Tesla Grabs the New Jersey Bull By the Horns
Fresh off a win in Massachusetts where the State’s highest court authorized the electric vehicle maker’s business model of selling directly to the consumer, Tesla is having another go at New Jersey, which has posed some obstructionist issues in the past due to a determined league of dealerships that fear that Tesla’s model will be disruptive to the conventional franchise model.
The New Jersey Motor Vehicle Commission, in what Tesla described as back room type dealings, made a change in the rules back in March that blocked Tesla’s New Jersey locations from selling vehicles as of April 15, when the company’s licenses expired. Tesla is now appealing the decision, arguing that New Jersey’s franchise statute — which regulators purported to rely on, Automotive News said — doesn’t apply to Tesla because it has no franchisor-franchisee relationships.
The briefing was filed in March, but Tesla’s reasoning for appeal is now coming to light. The company also says that the commission “has limited powers and is not entitled to enforce the franchise statute anyway” and “certain elements of the rule previously have been found to violate the New Jersey Constitution. Those are requirements on minimum square footage, multiple car models on display, and on-site servicing equipment,” Automotive News said, citing the brief.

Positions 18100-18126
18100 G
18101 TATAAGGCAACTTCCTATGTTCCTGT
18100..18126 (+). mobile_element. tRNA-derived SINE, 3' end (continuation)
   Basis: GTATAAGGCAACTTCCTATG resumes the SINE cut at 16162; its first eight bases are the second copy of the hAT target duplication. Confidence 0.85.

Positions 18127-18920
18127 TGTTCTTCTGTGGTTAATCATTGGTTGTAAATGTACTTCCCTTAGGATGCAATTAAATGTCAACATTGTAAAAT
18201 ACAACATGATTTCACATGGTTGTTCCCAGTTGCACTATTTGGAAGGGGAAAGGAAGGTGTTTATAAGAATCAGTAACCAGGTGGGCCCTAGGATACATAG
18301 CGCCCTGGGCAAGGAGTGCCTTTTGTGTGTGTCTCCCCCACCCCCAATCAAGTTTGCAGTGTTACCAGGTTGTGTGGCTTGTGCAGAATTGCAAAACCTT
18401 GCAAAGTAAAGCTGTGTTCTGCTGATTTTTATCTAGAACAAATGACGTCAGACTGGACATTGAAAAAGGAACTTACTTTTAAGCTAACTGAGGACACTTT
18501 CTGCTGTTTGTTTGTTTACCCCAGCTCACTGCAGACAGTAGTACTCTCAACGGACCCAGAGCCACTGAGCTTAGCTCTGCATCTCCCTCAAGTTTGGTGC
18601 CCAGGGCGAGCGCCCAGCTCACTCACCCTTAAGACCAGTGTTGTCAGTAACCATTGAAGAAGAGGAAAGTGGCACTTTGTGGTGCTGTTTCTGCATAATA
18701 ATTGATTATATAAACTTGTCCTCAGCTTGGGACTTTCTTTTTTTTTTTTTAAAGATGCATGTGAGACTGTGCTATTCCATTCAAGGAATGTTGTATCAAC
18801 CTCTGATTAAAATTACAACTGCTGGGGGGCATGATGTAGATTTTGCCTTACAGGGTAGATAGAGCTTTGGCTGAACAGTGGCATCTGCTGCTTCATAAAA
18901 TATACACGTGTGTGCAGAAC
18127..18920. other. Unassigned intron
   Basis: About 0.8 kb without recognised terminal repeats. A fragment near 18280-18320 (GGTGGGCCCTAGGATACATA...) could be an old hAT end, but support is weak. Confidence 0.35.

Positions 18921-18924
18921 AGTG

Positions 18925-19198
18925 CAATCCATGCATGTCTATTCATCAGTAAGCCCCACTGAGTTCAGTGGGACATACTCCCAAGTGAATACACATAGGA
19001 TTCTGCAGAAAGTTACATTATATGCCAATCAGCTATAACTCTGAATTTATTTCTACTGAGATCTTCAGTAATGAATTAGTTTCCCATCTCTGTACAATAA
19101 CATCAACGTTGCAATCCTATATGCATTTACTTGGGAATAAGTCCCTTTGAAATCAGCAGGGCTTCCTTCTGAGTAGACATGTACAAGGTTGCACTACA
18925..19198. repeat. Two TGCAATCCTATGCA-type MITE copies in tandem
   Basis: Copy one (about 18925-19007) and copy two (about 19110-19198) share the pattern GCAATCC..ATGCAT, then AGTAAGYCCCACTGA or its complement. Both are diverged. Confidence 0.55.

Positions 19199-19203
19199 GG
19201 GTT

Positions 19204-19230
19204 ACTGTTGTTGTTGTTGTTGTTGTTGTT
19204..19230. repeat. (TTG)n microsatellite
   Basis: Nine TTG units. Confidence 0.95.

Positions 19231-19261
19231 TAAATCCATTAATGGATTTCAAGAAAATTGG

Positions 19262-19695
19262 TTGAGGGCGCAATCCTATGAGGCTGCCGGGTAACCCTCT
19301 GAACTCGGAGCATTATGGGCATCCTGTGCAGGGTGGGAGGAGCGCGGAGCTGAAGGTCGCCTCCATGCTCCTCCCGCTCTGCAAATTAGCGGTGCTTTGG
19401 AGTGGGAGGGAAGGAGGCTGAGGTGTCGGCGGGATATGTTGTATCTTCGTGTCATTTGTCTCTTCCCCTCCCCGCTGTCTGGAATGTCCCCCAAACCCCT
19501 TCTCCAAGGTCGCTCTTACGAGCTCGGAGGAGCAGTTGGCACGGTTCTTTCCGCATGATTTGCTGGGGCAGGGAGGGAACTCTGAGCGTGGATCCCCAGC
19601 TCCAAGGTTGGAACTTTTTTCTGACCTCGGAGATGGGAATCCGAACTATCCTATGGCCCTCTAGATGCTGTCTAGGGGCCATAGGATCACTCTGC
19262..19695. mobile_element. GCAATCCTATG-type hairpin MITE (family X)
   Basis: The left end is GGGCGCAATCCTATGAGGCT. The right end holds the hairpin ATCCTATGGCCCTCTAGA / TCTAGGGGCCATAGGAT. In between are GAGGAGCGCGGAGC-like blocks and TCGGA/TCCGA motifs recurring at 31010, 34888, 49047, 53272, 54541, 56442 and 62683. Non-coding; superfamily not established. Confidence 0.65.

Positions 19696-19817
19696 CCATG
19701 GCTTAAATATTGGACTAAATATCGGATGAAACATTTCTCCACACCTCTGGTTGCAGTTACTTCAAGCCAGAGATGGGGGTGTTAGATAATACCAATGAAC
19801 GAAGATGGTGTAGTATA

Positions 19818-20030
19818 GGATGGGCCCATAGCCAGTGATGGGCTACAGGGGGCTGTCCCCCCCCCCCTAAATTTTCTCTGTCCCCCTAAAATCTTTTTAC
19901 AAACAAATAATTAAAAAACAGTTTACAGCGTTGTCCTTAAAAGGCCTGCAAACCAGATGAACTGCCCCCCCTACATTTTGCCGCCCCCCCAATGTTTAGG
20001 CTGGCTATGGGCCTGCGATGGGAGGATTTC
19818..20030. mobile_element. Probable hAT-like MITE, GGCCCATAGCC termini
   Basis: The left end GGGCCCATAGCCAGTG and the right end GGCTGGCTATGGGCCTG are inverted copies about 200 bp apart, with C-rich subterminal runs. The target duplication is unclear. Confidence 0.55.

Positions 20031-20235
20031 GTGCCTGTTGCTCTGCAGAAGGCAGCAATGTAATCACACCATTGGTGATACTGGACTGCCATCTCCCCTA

“We believe the regulatory action was made in error,” Diarmuid O’Connell, Tesla’s vice president of business development, told Automotive News. “We’ve prepared a legal action to deal with that, and I’m feeling pretty good about that.”
Though court action may be on the horizon, Jim Appleton — who spearheads the dealership coalition — said that the issue could potentially be resolved well before any court time is logged. “Something may be on the governor’s desk and signed before they even decide to grant oral arguments at all,” he said, adding that, “It appears that Tesla’s best and shortest route to relief is part of a package that addresses both Tesla’s concerns and the dealers’ concerns.”
This could mean that Tesla will be allowed more showrooms in the state — as many as four (it has two currently). There are at least two bills that have passed in the New Jersey Assembly that would give Tesla an exemption to sell directly as well, and Automotive News says that one of those bills also would update the state’s auto franchise law.
Tesla has been facing ongoing fights in various states as dealer organizations have been pushing for legislation to ban direct-to-consumer sales, which it feels is threatening to its own model. Tesla argues that its products are not conducive to the dealer model, because dealers rely heavily on the revenue generated by services that electric cars don’t need. It also argues that when put together side-by-side, electric cars and gasoline cars cannot be sold without highlighting the shortcomings of the other.
Dealers in New Jersey, for their part, have also stated that Tesla should never have been given the licenses in the first place, and that the commission was “merely bringing regulations in line with long-standing state law that requires franchised dealerships,” Automotive News said.